I can’t explain to you how overwhelmed I am by all the implications of the living Christ dwelling within me. We used to sing a wonderful old gospel song that talked about this:

Once far from God and dead in sin, no light my heart could see,

But in God’s Word the light I found — now Christ liveth in me.

As lives the flow’r within the seed, as in the cone the tree,

So, praise the God of truth and grace, His Spirit dwelleth in me.

With longing all my heart is filled that like Him I may be,

As on the wondrous thought I dwell, that Christ liveth in me.

Christ liveth in me, Christ liveth in me.

O, what a salvation this, that Christ liveth in me!

James McGranahan (1840-1907)

Saturday, December 10, 2011

Alienated Through Ignorance

“Having the understanding darkened, being alienated from the life of God through the ignorance that is in them, because of the blindness of their heart.” (Eph. 4:18)

Ignorance is not bliss; nor is it excusable. It is not the same as being unaware or a victim of the unknown. The first part of the word tells us why this is true: Ignorance is the result of ignoring, and ignoring assumes something that can be seen or known.

Under the Mosaic Law, there were offenses referred to as sins of ignorance, but they required a sacrifice just like premeditated sins (Lev. 4-5; Num. 15). I am aware that Paul told the pseudo-philosophers on Mars Hill (Acts 17) that God may temporarily “wink” at ignorance, but the rest of the verse goes on to say, “…but now [He] commandeth all men everywhere to repent.” Ignorance is not a handicap to lament; it is a sin to be repented of. The verse in Ephesians makes it clear that at some point it goes from being a head problem to a heart problem.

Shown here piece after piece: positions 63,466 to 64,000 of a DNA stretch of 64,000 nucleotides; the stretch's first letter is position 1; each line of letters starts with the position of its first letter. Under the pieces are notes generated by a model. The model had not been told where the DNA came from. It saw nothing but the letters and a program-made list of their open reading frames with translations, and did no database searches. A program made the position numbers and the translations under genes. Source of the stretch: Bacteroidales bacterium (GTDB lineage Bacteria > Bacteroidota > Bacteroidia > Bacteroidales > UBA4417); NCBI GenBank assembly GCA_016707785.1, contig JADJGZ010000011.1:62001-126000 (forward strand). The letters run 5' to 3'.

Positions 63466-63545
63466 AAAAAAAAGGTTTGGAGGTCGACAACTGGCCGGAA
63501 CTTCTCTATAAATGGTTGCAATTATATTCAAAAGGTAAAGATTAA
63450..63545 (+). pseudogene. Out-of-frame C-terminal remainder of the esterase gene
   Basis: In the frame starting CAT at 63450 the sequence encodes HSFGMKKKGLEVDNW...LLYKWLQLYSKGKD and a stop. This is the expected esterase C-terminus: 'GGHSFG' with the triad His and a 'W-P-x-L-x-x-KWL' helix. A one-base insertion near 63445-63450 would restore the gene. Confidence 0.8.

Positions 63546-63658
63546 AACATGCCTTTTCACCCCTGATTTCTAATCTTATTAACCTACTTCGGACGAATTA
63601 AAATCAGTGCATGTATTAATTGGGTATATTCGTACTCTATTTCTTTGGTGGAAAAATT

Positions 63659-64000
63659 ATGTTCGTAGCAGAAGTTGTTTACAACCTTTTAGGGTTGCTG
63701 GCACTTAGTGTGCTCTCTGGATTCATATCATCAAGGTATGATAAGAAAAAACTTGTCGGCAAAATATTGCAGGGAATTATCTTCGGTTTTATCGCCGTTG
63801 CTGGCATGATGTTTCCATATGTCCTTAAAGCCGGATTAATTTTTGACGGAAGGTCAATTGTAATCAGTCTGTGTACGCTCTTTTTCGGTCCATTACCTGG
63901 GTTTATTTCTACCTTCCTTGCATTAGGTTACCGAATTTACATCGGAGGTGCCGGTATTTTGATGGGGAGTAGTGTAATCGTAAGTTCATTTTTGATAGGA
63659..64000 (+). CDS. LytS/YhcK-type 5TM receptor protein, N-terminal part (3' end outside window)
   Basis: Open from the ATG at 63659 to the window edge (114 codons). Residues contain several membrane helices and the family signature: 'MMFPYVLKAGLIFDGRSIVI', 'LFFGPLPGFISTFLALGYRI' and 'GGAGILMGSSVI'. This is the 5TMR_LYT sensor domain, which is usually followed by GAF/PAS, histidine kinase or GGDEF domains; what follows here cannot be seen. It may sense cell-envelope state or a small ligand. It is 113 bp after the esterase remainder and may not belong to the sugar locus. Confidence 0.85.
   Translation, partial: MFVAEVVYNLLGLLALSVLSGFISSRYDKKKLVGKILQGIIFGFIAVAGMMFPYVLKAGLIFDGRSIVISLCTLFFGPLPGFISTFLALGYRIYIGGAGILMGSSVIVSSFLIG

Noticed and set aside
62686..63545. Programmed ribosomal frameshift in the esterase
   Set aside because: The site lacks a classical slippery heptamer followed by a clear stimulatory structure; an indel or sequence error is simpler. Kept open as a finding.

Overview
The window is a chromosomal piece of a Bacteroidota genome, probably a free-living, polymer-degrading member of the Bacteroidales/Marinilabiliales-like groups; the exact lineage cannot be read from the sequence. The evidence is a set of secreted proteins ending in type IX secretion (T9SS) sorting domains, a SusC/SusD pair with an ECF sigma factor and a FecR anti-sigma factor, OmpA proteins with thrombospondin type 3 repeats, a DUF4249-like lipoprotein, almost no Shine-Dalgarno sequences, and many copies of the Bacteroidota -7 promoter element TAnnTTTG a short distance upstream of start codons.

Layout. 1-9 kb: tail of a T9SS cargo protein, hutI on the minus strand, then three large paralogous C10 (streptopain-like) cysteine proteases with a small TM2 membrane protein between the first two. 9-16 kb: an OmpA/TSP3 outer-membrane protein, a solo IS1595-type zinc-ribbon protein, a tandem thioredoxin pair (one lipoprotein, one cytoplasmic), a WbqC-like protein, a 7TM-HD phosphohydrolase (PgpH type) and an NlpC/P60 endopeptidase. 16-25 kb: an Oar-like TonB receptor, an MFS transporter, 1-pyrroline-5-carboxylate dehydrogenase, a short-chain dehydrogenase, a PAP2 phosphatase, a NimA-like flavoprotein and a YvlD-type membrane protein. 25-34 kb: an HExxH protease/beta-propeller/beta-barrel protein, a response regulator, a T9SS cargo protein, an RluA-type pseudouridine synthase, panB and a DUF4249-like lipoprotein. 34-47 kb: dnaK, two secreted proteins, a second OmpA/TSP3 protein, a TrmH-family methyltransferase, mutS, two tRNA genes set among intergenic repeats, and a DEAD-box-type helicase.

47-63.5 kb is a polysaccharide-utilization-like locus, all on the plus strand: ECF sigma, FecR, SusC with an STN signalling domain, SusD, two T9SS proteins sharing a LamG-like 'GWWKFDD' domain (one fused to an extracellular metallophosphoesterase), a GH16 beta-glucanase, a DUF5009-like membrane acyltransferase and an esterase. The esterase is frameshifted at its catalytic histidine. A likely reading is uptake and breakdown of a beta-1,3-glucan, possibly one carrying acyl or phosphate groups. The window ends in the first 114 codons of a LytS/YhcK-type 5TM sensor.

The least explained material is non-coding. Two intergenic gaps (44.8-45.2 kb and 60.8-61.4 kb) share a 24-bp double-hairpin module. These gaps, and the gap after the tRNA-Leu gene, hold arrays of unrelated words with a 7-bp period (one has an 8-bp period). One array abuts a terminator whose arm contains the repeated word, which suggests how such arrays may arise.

This is not to be taken lightly. Ignorance alienates us from “the life of God.” The abundant Christian life promised in John 10:10 is only a reality to those who are paying attention. People who ignore ample provision should not expect to be provided for. God has afforded us with everything we need to maneuver the bumps, curves, and pitfalls of this life; but if we ignore that provision (the Word of God, the indwelling Spirit of God, fellowship with other believers, etc.) we should not be surprised if we suffer numerous “fender-benders.”

We need to sit up and take notice, look at this old world clear-eyed and alert. If we are alienated from a life filled with God, it is not because of weakness, but because of ignorance…willful ignorance. And as Paul so often said: “Brethren, I would not have you to be ignorant…."

“Involuntary ignorance is not charged against you as a fault; but your fault is this: you neglect to inquire into the things you are ignorant of.” ~ Augustine